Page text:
Are we really in a situation where there's not enough good football players in this country that are capable of earning a degree in something other than P.E.? Is it really the lack of a P.E. degree that's keeping us from being successful? What you're basically saying is, there's a bunch of kids out there that want to be coaches after they get their shot (or don't) at the pros, and they're choosing not to come to Tulane because we don't offer a P.E. degree. Do you really believe that?
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Thu Nov 17, 2011 9:37 pm

Tulane was a top 30 university while hot rod was there majoring in p.e. just saying. I believe this is a case where you could have your cake and eat it too. I know rods an extreme example, but he definitely didn't affect the schools rep as a top 30 during his tenure.
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Thu Nov 17, 2011 9:58 pm

RobertM320 wrote:Everyone talks about athlete-friendly majors, but what does that really mean?

If you're talking about things that athletes might be more attracted to majoring in, like sports management, sports broadcasting and media, etc, then that's fine. And putting a system in place that helps them actually graduate makes sense as well. But if, by "athlete-friendly" you mean easier, such as a P.E. major, then that's just double-speak for reducing academic standards, isn't it? I mean, we need to have some standards, don't we? Isn't that what differentiates us from LSU and the like?

Let me ask you this: how many of you have heard the radio commercial for Elevation Shoring that's done by a former LSU football and baseball player? You almost can't understand what he's saying. At least when guys like Matt Forte and Mewelde Moore get interviewed, you know they're not just "dumb jocks".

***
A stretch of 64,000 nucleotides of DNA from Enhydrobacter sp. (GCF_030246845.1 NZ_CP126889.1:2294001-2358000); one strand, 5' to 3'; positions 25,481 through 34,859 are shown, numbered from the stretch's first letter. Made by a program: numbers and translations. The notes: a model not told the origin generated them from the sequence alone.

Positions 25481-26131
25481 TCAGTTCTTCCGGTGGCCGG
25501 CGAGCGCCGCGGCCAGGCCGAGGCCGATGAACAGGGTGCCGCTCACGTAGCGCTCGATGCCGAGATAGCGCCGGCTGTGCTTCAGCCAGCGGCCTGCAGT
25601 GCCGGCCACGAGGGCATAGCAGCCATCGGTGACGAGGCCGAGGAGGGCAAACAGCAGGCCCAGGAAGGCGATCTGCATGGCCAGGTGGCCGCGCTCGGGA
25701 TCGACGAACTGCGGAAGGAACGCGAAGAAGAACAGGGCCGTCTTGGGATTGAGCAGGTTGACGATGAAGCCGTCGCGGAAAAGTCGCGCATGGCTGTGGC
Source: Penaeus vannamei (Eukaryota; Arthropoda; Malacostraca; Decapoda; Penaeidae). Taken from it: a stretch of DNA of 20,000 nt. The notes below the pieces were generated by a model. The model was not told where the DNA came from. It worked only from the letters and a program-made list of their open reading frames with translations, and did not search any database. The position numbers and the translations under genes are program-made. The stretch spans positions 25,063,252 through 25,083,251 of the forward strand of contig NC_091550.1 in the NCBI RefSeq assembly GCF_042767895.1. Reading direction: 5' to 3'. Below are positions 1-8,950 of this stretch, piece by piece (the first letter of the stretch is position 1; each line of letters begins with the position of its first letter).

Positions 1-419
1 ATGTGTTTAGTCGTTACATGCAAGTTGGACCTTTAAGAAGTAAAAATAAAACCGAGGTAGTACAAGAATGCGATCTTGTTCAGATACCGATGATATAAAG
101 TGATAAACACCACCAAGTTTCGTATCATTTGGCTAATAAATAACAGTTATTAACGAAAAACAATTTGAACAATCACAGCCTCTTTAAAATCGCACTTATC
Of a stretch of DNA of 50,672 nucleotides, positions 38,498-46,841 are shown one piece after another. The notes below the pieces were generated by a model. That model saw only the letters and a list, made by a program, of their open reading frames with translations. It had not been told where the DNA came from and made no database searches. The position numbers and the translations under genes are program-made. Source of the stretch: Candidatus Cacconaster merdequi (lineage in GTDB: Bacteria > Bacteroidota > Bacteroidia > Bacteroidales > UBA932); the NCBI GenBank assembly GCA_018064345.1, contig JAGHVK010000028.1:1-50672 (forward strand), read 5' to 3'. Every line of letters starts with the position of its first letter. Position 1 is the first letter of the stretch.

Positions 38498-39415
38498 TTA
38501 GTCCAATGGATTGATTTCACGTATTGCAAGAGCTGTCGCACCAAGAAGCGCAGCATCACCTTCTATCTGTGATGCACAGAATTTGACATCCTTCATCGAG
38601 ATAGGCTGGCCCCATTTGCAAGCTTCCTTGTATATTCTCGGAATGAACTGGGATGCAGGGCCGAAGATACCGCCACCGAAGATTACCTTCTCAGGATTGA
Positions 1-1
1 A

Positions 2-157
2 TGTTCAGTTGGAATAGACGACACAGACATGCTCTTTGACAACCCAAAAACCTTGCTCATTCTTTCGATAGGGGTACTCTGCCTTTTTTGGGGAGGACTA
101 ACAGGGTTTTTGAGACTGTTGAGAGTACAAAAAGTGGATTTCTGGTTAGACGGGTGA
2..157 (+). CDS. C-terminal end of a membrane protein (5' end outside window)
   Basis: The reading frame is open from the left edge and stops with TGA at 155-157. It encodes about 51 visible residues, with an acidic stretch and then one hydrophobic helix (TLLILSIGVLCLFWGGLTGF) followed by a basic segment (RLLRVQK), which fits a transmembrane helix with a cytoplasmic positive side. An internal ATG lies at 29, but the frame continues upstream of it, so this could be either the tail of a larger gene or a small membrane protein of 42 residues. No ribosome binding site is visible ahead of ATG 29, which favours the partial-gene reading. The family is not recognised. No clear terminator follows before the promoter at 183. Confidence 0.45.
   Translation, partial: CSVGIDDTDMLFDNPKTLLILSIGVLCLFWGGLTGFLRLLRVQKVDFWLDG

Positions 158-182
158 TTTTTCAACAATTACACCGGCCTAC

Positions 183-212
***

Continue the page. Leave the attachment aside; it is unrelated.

Are real football talent and academic intelligence as mutually exclusive as people seem to want to make them out to be? Of course not. We just need to make ourselves attractive to the same talented athletes that are currently choosing Stanford, USC, TCU, etc. And I'm sure they're not getting these players over us just because they offer a P.E. degree.

As long as they meet NCAA standards to get in school, and we have majors that are appealing (not just easy), it's the University's JOB to give them the tools necessary to succeed. Isn't that supposed to be what makes a Tulane degree so valuable?

Just my two cents.
This post is a classic example of why Tulane will never be a winner. Get over yourself. The schools always been overrated academically and the latest rankings are starting to reflect that. Tulane loves to lose at athletics so it can say that's proof thatt hey are good academically. SICKENING. Btw, did you watch the interview Tammy did w/ Xavier Rush a few weeks ago. Couldn't understand him.
Tulane didn't have a stadium issue it had a program and facilities issues. To the new President- we want a new AD , a football facility and an IPF. We want top 25 programs in football and basketball the only two sports that count.
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Thu Nov 17, 2011 10:08 pm